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Debunking 50 COVID-19 myths

  • Debunking 50 COVID-19 myths

    In the internet age, misinformation has become increasingly pervasive as undocumented claims easily spread online. Social media outlets like Facebook and Twitter have become breeding grounds for conspiracy theories, while chat rooms (like the now-defunct 8chan) offer echo chambers for unsubstantiated claims from Pizzagate to shape-shifters. Myths and unproven theories seem to peak around significant historical events and tragedies, and the novel coronavirus pandemic is no exception. As quickly as one misconception is debunked, another seems to pop up, like a never-ending game of Whack-A-Mole.

    Here, Stacker debunks 50 pervasive myths about COVID-19 and SARS-CoV-2, the virus that causes it, that run the gamut from outlandish medical advice to covert political operations. In the process of untangling the claims, we scoured news articles and public health resources such as the World Health Organization (WHO), the Poynter Coronavirus Facts Alliance, and Medical News Today.

    The trouble with myth, in many cases, is the more spectacular the claim, the more difficult to disprove it. If someone believes veteran scientists, governmental health organizations, or the media are in on a plot, any counter-evidence is chalked up to fake news. In the forthcoming gallery, you’ll learn about the roots of some of the false claims (most often via a social media post that went viral), and how they've been disputed. With respect to the scientific method and investigative journalism practices, in some instances, misinformation is refuted by the sheer lack of supporting evidence.

    Keep reading to learn more about some of the most popular, outlandish, false, and downright dangerous claims that have circulated about COVID-19, treatments, transmission, and social distancing.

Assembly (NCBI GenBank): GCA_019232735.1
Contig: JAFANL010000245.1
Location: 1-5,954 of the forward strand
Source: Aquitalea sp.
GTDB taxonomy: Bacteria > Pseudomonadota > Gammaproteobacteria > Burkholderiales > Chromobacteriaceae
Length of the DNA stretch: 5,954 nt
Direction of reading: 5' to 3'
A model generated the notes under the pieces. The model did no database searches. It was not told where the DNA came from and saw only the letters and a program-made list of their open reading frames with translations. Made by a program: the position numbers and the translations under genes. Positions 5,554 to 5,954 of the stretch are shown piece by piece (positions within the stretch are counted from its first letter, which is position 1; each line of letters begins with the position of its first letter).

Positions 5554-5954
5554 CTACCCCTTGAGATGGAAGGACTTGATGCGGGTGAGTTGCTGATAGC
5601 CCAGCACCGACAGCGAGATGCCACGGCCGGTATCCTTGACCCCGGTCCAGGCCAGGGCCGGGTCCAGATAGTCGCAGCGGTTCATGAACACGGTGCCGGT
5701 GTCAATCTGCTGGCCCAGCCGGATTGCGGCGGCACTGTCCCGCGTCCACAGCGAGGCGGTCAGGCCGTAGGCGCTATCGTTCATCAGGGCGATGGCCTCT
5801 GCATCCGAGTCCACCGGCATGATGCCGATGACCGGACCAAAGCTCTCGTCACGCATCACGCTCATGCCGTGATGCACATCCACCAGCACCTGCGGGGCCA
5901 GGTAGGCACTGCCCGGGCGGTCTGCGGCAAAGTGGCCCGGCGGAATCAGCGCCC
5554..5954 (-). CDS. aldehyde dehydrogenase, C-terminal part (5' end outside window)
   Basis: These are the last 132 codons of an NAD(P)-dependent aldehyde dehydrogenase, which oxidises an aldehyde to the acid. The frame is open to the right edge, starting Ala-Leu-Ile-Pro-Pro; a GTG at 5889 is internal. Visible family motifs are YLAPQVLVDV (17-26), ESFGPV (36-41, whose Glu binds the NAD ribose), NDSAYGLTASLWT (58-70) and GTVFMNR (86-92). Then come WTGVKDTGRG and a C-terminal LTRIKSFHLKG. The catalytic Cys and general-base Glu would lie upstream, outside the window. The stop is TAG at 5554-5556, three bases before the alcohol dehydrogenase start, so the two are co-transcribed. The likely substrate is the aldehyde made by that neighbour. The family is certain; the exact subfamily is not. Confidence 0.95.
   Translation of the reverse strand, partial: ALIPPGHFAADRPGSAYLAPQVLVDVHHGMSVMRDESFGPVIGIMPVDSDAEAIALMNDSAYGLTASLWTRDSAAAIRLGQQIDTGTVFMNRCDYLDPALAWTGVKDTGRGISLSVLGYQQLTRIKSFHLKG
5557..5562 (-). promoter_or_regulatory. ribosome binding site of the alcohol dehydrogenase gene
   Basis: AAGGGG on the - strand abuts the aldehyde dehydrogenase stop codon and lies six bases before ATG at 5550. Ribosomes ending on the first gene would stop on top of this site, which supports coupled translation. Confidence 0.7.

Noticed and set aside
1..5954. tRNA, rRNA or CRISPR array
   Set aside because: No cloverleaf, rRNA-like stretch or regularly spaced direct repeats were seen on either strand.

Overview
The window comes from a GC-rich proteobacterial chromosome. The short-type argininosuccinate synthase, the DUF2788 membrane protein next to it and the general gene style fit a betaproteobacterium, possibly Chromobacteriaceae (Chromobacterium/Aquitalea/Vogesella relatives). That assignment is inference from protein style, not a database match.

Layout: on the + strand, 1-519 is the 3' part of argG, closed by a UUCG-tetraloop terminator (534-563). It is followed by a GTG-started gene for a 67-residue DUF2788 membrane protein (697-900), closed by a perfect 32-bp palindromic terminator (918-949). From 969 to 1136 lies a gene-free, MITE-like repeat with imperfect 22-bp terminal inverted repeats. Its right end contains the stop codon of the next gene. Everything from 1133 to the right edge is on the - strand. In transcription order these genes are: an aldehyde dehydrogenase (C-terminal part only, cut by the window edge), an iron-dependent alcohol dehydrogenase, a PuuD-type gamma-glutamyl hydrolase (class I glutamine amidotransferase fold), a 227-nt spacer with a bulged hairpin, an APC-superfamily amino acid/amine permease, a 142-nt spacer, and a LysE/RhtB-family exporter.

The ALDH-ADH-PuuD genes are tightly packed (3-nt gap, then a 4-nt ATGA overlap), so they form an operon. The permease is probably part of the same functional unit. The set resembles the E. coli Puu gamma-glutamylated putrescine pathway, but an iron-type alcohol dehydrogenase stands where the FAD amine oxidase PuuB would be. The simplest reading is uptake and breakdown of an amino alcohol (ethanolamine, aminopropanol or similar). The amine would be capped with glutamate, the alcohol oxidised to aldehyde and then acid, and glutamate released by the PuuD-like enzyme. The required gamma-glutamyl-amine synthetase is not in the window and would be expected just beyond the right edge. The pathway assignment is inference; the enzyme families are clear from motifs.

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  • Myth #1: There are COVID-19 treatments and cures

    Those with COVID-19 symptoms can seek medical care to treat specific symptoms and offer pain relief. However, the World Health Organization states there are no approved medicines shown to prevent COVID-19 or effectively treat it.

  • Myth #2: There are multiple strains of COVID-19

    Despite rumors of mutated versions, as of May 19 there is in fact just one known strain of COVID-19. A paper released April 30 by scientists at Los Alamos National Laboratory claimed a new strain of the virus was even more contagious than the first; however, the research has not been formally published or properly vetted by other scientists—nor do the claims match the available evidence so far.

  • Myth #3: Young people aren't susceptible to COVID-19

    While older people face a higher risk of serious illness from COVID-19, young people are also susceptible. The novel coronavirus has now been connected to strokes and blood clots in young adults, according to University of Louisville doctors.

  • Myth #4: Going to someone’s house can count as social distancing

    Gatherings of any size are still considered to be in violation of social-distancing guidelines as outlined by the CDC. No matter whether you convene at a “household, such as a friend’s house, parks, restaurants, shops, or any other place," gathering with people outside of your immediate household does not qualify as social distancing.